Is it a trial balloon, or just fair warning?
Either way, in 2010, Columbia County voters likely will see a referendum to freeze their property taxes. State Rep. Ben Harbin has filed notice to allow a bill that would call for the referendum as part of the 2010 General Election.
He isn't likely to file that bill until next year, but he's started the conversation by seeking input from local elected officials.
Other than County Commissioner Charles Allen, who campaigned on a "tax freeze" slogan, Harbin is likely to find local officials opposed to the idea, and local residents in favor. It's not hard to see which side wins that argument.
Harbin proposes a floating "freeze"; property would still be reassessed at fair market value, but with a rising exemption to match the assessment. Any tax increases would have to come from actual tax-rate hikes rather than from revenue rising with property value.
Property owners understandably despise such "back-door" tax hikes. Though it's good news when such a large investment as a home or business increases in value, that value doesn't mean anything to a homeowner with no intention of selling - and it's bad news when taxes automatically rise. A freeze would put a stop to such hikes, recouping the value only when a home is sold.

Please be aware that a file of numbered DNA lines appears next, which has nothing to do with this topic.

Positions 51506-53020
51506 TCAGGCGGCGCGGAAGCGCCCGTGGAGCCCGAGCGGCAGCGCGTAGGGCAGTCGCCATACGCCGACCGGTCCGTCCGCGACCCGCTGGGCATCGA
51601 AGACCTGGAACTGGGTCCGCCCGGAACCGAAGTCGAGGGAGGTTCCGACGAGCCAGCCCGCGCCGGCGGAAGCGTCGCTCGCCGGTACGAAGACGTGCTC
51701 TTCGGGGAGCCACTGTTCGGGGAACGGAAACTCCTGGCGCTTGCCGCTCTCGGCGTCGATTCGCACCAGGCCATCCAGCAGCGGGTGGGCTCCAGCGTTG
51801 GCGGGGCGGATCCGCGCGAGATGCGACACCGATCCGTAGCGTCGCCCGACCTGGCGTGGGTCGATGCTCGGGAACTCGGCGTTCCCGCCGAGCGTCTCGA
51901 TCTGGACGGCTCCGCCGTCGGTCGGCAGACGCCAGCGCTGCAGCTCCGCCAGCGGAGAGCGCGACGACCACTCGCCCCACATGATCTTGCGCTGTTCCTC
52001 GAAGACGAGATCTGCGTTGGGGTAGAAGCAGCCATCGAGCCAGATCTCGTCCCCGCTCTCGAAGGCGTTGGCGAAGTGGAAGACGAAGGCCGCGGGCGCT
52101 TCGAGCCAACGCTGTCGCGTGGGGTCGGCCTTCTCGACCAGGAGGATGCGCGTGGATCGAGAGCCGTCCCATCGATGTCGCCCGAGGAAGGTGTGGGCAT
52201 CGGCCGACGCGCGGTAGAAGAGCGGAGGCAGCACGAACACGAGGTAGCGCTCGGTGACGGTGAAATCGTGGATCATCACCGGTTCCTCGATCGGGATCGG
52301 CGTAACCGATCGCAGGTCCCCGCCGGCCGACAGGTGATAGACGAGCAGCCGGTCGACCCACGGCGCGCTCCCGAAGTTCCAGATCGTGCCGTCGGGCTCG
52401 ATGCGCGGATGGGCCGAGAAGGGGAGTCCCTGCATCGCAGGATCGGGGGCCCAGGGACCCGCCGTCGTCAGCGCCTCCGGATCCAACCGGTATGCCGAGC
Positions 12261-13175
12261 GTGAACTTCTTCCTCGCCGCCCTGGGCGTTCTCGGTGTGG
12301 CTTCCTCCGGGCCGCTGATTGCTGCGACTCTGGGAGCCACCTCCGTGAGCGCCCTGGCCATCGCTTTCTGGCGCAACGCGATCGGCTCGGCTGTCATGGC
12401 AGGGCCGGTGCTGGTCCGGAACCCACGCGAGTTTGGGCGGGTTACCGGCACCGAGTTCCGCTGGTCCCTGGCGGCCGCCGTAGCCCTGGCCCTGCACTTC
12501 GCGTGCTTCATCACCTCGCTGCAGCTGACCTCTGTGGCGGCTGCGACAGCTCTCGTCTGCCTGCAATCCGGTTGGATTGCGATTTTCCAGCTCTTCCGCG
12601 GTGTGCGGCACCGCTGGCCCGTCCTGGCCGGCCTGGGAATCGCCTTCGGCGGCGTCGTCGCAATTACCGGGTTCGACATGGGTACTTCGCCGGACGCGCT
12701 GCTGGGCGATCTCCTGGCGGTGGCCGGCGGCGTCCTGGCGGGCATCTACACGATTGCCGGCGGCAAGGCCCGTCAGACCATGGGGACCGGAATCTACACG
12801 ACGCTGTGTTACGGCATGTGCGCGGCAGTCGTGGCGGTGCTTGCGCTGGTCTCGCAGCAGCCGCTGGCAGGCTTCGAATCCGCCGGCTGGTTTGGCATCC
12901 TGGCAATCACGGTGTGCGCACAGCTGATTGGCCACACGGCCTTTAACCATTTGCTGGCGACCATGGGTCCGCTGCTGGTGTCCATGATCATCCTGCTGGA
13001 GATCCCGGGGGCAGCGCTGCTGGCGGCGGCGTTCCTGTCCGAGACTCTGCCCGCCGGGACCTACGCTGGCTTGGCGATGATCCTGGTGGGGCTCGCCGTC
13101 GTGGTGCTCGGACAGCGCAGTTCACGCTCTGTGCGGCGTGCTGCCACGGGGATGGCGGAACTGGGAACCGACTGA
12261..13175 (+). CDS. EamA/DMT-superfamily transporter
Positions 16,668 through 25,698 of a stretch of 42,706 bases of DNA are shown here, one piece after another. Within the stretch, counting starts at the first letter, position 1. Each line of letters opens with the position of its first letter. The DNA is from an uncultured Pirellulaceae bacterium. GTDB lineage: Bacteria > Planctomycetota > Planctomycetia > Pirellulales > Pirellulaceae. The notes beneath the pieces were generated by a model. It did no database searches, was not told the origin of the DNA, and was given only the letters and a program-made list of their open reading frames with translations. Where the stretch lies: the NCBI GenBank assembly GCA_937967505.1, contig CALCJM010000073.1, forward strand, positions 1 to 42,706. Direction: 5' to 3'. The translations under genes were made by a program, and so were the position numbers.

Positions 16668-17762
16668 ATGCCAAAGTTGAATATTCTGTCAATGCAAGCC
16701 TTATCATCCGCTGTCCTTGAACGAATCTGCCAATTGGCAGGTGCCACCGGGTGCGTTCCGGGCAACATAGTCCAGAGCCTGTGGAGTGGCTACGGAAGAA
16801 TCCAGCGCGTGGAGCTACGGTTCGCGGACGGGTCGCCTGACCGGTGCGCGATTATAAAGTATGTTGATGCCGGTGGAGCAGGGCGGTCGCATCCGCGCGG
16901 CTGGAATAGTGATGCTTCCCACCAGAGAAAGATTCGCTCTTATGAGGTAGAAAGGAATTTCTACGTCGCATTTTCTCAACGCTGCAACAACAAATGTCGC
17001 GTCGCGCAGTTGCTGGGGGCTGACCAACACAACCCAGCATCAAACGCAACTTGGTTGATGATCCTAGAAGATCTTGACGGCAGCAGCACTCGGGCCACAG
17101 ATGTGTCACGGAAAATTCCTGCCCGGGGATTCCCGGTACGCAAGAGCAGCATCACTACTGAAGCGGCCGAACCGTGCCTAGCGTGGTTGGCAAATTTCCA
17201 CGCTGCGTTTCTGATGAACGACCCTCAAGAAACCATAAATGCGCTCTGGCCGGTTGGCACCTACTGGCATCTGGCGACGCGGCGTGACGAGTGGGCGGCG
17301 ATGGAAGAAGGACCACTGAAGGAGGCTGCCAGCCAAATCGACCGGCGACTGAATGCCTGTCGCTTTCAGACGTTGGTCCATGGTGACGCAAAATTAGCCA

Among the troubling aspects of a freeze is that it violates basic free-market principles. If a tax is to be based on the value of a piece of property, then every piece of property should bear a proportionate burden. A freeze means properties in the same neighborhood can have drastically different tax bills based purely on their sale date.
At the core of the debate is whether citizens trust their elected officials, which is decreasingly likely. The best way to stabilize or reduce taxes is for citizens to insist that elected officials keep tax rates low while reducing their own demands for government services.
A tax freeze or any other artifice is a lazy way out. It ties the hands of elected officials, thus freeing voters from their civic responsibility of holding politicians accountable.
In a state where lawmakers can't even agree on a way to police tax cheats in their own ranks, though, none of them should be surprised when voters jump at the chance to take power from them.
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